The small intestine is a long tubular organ that is approximately 460-1000cm in adults. It is divided into three sections, Duodenum, Jejunum, and Ileum. The surface area is greater than one might think due to the folds, villi, and microvilli. The surface area is approximately 30 square meters. Most of human digestion and absorption takes place within these three sections of small intestine.
The diagram of normal anatomy absorption in the small intestine is pictured to the right. It is color coded based on the area of the digestive tract the absorption takes place. You may also view here: master-normal-anatomy-with-text
Length: 22 ft. (6.7 m)
Width: 1 inch
pH: neutral or slightly alkaline (5-7)
- Neutralization in stomach, where enzymes act to breakdown food
- Digestion through greater breakdown with help of bile and pancreatic juices
- Absorption through assimilation of digested food, vitamins, and salts. Nutrients are taken into the bloodstream via specialized epithelial cells to the liver through the hepatic portal vein.
Length: 1 ft. (0.30 m)
- Main site of breakdown
- C shaped turn with 4 parts: superior, descending, inferior, ascending
- Mixes food (now in form of chyme) with bile and other digestive juices
- Passes chyme through duodenojejunal flexure which contains suspensory muscle to widen the duodenal angle and increase movement.
Length: 8.2 ft. (2.5 m)
- Coiled, vascular tube that contains a thick intestinal wall
- The wall contains epithelial projections called intestinal villi
- Smaller projections in the villi, called microvilli work to:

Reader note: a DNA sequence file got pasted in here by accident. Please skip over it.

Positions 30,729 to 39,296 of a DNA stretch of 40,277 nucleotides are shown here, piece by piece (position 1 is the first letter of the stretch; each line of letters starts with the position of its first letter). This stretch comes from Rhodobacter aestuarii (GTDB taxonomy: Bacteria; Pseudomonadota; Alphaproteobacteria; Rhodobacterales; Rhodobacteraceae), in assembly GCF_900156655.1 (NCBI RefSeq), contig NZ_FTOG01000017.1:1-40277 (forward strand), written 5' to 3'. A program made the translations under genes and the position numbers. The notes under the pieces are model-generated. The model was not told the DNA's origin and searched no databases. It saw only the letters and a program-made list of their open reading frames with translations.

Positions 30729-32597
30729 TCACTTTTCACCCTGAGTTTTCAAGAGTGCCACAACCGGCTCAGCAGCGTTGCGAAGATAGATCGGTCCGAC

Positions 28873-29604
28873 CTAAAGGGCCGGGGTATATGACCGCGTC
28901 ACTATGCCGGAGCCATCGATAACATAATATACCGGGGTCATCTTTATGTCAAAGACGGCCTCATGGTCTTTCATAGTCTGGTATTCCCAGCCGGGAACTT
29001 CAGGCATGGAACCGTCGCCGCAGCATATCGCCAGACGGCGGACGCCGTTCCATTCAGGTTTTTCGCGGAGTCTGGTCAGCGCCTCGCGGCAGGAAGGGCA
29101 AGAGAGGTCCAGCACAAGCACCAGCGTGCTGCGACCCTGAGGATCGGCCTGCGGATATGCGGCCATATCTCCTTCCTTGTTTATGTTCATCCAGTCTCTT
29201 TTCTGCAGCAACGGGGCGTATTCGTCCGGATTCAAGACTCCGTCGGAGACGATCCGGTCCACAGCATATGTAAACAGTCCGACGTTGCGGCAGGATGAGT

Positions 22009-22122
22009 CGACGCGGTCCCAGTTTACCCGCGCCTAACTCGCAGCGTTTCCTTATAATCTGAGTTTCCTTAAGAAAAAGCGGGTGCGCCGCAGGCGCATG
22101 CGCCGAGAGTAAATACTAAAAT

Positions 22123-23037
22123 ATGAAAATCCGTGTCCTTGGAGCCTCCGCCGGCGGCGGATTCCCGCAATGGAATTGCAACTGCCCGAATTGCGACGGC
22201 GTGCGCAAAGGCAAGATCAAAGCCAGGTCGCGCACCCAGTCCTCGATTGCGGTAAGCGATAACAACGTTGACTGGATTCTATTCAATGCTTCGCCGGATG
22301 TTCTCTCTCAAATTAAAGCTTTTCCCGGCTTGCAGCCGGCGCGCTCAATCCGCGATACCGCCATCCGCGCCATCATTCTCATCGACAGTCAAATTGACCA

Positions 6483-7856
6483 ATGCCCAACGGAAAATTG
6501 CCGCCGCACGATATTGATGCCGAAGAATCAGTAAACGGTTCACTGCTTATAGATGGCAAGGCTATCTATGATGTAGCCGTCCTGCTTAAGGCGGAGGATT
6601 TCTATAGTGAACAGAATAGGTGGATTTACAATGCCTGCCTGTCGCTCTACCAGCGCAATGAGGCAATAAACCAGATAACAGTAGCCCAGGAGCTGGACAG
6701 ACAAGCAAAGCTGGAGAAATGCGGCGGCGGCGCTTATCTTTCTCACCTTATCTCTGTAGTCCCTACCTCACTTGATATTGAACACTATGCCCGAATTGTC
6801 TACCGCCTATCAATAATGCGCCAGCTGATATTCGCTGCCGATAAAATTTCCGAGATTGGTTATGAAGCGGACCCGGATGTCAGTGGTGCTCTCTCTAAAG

- project specialized transport cells called enterocytes
- increase surface area
- allow more absorption
Length: 11.5 ft. (3.5 m)
- Less vascularized and thinner intestinal wall
- Absorbs nutrients that preceding sections of the gut did not
- particularly works with vitamin B12 and bile salt absorption
- Connects to the colon through the ileocecal valve for further breakdown.
Click for:RNY Absorption Anatomy (1.1 MB)
- Campbell NA, Reece JB, Mitchell LG. Biology. 5th ed. Benjamin-Cummings Pub Co. 1999-2002; 802-805.
- Ovesen L, Bendtsen F, Tage-Jensen U, Pedersen NT, Gram BR, Rube SJ. Intraluminal pH in the stomach, duodenum, and proximal jejunum in normal subjects and patients with exocrine pancreatic insufficiency. Gastroenterology. 1986; 90(4): 958-62.
- Stevens C. E., and Hume, I. D. 1995.Comparative Physiology of the Vertebrate Digestive System. 2nd ed. New York: Cambridge University Press.
- Schmidler C. Anatomy and Function of the Digestive System. Healthpages.org. 2016.
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